Desire. The enigmas of all enigmas. The holy grail of relationship bliss. If only she desires me the way she used to. If only the passion was like it was years ago – how good it would be! What do I need to do to bring it back? Who do I need to be for her to desire me and make love to me like the good old days?
I have a different question: Why do you care?
When we first connect, sparks fly. It’s awesome. Our head-over-heels love for each other, and fantasies about what life will be like create amazing energy and passion. What a beautiful feeling and experience.
It’s not clear exactly how long this relationship-phase lasts, but usually not longer than 2-3 years. By that time, real life has set in. With every pair of socks left on the floor, missed dinner dates, fights over bills, and arguments over which cable show we are watching, our original fantasies about life together diminish — many never to return again. Desire takes a hit – big time.
But at the same time, what doesn’t take a hit — what isn’t diminishing — is character. Replacing the innate passion and desire of a new relationship is the budding of your relationship ethos. Your values. Your commitment to gratitude. Your commitment to provide & protect. Your commitment to love, honor and sacrifice. Your commitment to commitment. The lifelong journey of defining who you are, and then striving for and then living up to your definition, has begun.
The long-term work of cultivating appreciation. Of learning effective communication. Of facing your fears and accepting your limits. Recognizing her inner beauty and seeing her soul. Eliminating all criticism. Prioritizing and sacrificing for her needs. Learning to love her, through, and sometimes in spite of, the difficulties. Learning how to be a father, and taking on the massive responsibilities of running a family.
And what about desire? Isn’t it still important? Yes, it is — but not in the same way. Eventually, the responsibility for desire shifts from her to you, and from you to her. Your desire becomes another area of your development — something you need to work on, for you. Are you madly in love with you wife? Do you feel passion and excitement during intimacy? If not, why not? What do you need to do to feel that way again? What area do you need to work on? Perhaps you are being too selfish. Perhaps you don’t appreciate her. Perhaps you are too into superficial, external attributes that you cannot experience real-life love and passion. If you are not showing up in the bedroom with lots of love, excitement & desire — it’s really on you, not her. And it’s mainly your loss, not hers.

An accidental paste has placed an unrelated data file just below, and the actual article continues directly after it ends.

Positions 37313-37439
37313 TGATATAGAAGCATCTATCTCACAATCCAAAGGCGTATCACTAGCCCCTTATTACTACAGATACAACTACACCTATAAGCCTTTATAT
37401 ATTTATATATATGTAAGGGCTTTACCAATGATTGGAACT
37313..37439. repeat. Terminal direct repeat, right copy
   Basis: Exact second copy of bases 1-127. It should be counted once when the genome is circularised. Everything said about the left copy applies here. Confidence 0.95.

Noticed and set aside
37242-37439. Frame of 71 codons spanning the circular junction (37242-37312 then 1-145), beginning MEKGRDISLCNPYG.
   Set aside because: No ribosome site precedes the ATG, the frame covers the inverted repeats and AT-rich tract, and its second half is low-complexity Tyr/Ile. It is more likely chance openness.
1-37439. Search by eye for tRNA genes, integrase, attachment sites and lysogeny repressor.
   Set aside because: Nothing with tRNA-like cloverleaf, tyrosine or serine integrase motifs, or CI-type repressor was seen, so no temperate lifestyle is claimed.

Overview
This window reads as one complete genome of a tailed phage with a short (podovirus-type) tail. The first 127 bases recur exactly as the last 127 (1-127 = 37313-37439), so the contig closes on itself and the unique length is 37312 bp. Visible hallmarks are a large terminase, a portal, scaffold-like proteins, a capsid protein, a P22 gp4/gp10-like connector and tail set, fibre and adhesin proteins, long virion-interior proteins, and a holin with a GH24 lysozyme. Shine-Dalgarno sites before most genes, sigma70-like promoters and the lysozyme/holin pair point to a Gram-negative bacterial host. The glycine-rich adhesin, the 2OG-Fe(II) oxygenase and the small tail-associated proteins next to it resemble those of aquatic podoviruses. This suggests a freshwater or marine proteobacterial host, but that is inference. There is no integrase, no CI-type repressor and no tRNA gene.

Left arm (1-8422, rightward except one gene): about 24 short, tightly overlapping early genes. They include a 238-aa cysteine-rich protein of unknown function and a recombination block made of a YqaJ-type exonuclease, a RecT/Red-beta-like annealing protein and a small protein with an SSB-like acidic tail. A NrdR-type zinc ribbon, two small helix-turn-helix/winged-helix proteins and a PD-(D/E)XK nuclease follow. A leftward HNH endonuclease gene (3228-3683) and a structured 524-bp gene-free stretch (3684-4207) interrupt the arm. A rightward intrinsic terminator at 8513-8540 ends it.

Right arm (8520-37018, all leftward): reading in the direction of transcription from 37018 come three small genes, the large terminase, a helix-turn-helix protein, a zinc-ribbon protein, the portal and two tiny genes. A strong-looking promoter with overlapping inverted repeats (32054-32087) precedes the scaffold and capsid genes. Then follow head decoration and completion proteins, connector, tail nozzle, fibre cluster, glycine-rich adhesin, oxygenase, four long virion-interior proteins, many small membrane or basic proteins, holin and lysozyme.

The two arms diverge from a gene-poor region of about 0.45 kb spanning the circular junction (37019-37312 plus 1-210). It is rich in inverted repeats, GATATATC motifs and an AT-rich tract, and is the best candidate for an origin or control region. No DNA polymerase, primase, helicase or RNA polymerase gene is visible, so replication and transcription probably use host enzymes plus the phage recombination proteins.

And vice versa. As a woman, if you are so mired in resentment or boredom or anxiety that you don’t feel desire for your man, that sucks. Mainly for you. I’d hate to go through life like that — married to a someone whom I don’t feel passion for. What do you plan to do about it? How do you plan on overcoming this obstacle to intimacy? What is your strategy to rekindle your romantic feelings?
This is not to discourage working together as a couple to solve real issues. Often times, small grievances can cause big problems, and we need to work together to address them. But ultimately, how you show up in relationship — how you feel about your partner — is your choice and your responsibility. Couples who’ve been married for 30+ years didn’t get there because their partner “made them happy”. They survived & thrived for 30 years because they took responsibility for their own feelings, happiness and even desire.
When my clients ask me – “how do I bring her desire back?” I say – “You don’t. Never do anything to inspire or chase desire.”
Define what you believe is the best version of you as a husband, father and man. Find a woman who wants in on that.
Then work towards that goal. Live it & sacrifice for it. Commit to it till your last breath.
Become a man of character because that’s who you want to be, that’s who you are – not to be “desired”. Let your wife worry about her own desire. Just as you need to worry about yours. The one who enjoys passion and desire for their partner most — not the one who is desired most — is the real winner.